October 8, 2016 9:00-10:00am Keynote 1
Perspectives on Smart and Connected Communities and Cyber-Physical Systems
Development of Smart and Connected Communities (SCC) will require novel approaches to design reliable and robust infrastructure systems. In addition, to provide resilient services, the interactions and interdependence of infrastructure systems in different domains (e.g., energy, transportation, and public health) must be addressed. This is also resulting in accumulation of large amounts of data, which can be analyzed, interpreted, and appropriately leveraged. When multiple systems are interacting with each other, and closed-loop control is implemented, real-time analysis of the large amount of cross-device data becomes a critical requirement. A number of programs at NSF such as the Cyber-Physical Systems program, the Critical Resilient Interdependent Infrastructure Systems and Processes program, and the Partnership for Innovation: Broadening Innovation Capacity program are supporting the development of technologies to support SCC and Big-Data analytics in real-time. In this presentation, we provide an overview of these programs, and focus on their multidisciplinary nature. We will discuss synergies between these programs, and provide perspectives on techniques for reliable and robust software infrastructure systems. Biography: Dr. Gurdip Singh is the Associate Dean for Research and Doctoral Programs at Syracuse University. He is also an Expert in the Division of Computer and Network Systems in the CISE Directorate at National Science Foundation and was a Program Director in the same division from 2014 to 2016. His program management duties include the following programs: Cyber-Physical Systems, Computer Systems Research, Critical Resilient Interdependent Infrastructure Systems and Processes, Partnership for Innovation, and Research Coordination Networks. From 2009 and 2014, he was the Head of Computer Science Department at Kansas State University. His research interests include real-time embedded systems, sensor networks, network protocols and distributed computing. His research has been funded by NSF, ARO, DARPA and Lockheed Martin. He has been involved in developing software tools to design large-scale, distributed safety critical systems.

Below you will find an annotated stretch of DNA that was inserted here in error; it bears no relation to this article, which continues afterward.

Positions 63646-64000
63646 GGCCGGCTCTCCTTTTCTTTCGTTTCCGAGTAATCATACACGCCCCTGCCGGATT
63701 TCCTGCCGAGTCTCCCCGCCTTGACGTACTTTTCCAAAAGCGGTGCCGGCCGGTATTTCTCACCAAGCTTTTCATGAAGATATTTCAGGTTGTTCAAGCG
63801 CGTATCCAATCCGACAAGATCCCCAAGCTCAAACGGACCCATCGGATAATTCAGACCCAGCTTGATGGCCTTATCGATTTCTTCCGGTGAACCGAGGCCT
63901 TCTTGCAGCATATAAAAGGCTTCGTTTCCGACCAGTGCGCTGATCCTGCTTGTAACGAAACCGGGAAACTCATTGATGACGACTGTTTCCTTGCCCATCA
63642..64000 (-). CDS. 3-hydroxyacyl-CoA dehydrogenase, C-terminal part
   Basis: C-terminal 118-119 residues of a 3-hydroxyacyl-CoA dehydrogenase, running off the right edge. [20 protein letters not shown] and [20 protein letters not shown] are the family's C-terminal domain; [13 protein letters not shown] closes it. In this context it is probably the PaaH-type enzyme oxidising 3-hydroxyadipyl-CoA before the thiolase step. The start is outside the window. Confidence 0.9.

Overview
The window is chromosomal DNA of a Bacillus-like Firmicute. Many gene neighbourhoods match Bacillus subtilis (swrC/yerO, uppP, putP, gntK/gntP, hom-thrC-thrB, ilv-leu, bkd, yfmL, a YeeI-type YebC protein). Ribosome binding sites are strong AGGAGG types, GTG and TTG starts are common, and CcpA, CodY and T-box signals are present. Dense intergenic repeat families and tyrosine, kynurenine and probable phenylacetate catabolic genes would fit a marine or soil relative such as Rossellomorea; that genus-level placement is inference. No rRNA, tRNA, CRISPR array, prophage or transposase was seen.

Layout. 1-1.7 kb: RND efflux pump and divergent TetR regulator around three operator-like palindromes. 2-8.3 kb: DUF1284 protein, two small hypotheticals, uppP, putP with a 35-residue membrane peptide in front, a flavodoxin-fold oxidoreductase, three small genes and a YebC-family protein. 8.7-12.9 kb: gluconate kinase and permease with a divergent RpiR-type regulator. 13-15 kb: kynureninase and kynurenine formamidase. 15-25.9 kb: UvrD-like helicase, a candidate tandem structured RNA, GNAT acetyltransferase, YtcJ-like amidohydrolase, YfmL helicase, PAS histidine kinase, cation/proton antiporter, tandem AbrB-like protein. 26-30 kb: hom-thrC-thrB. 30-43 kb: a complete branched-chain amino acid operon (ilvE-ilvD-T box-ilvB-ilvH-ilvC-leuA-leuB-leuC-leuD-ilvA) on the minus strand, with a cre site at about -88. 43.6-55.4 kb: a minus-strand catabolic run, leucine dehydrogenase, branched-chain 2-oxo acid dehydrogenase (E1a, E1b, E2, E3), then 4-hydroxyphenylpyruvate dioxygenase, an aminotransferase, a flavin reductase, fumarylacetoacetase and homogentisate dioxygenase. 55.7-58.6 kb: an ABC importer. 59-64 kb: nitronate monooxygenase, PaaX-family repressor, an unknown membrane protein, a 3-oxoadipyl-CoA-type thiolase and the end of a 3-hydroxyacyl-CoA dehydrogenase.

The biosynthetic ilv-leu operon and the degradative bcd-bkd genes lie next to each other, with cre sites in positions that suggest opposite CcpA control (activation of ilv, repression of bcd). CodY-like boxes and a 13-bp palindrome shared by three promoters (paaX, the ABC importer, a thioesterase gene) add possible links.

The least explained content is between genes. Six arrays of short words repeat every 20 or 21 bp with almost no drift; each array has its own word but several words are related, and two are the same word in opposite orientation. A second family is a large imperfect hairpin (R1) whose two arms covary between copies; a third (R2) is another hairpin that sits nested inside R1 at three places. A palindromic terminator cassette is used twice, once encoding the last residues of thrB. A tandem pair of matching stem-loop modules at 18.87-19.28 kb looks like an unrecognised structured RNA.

October 9, 2016 9:00-10:00am Keynote 2
Searchable Symmetric Encryption: Potential Attacks, Practical Constructions and Extensions
Data outsourcing has become one of the most successful applications of cloud computing, as it significantly reduces data owners' costs on data storage and management. To prevent privacy disclosure, sensitive data has to be encrypted before outsourcing. Traditional encryption tools such as AES, however, destroy the data searchability because keyword searches cannot be performed over encrypted data. Though the above issue has been addressed by an advanced cryptographic primitive, called searchable symmetric encryption (SSE), we observe that existing SSE schemes still suffer security, efficiency or functionality flaws. In this research, we further study SSE on three aspects. Firstly, we address the search pattern leakage issue. We demonstrate that potential attacks are exist as long as an adversary with some background knowledge learns users' search pattern. We then develop a general countermeasure to transform an existing SSE scheme to a new scheme where the search pattern is hidden. Secondly, motivated by the practical phenomenon in data outsourcing scenarios that user data is distributed over multiple data sources, we propose efficient SSE constructions which allow each data source to build a local index individually and enable the storage provider to merge all local indexes into a global one. Thirdly, we extend SSE into graph encryption with support for specific graph queries. E.g., we investigate how to perform shortest distance queries on an encrypted graph.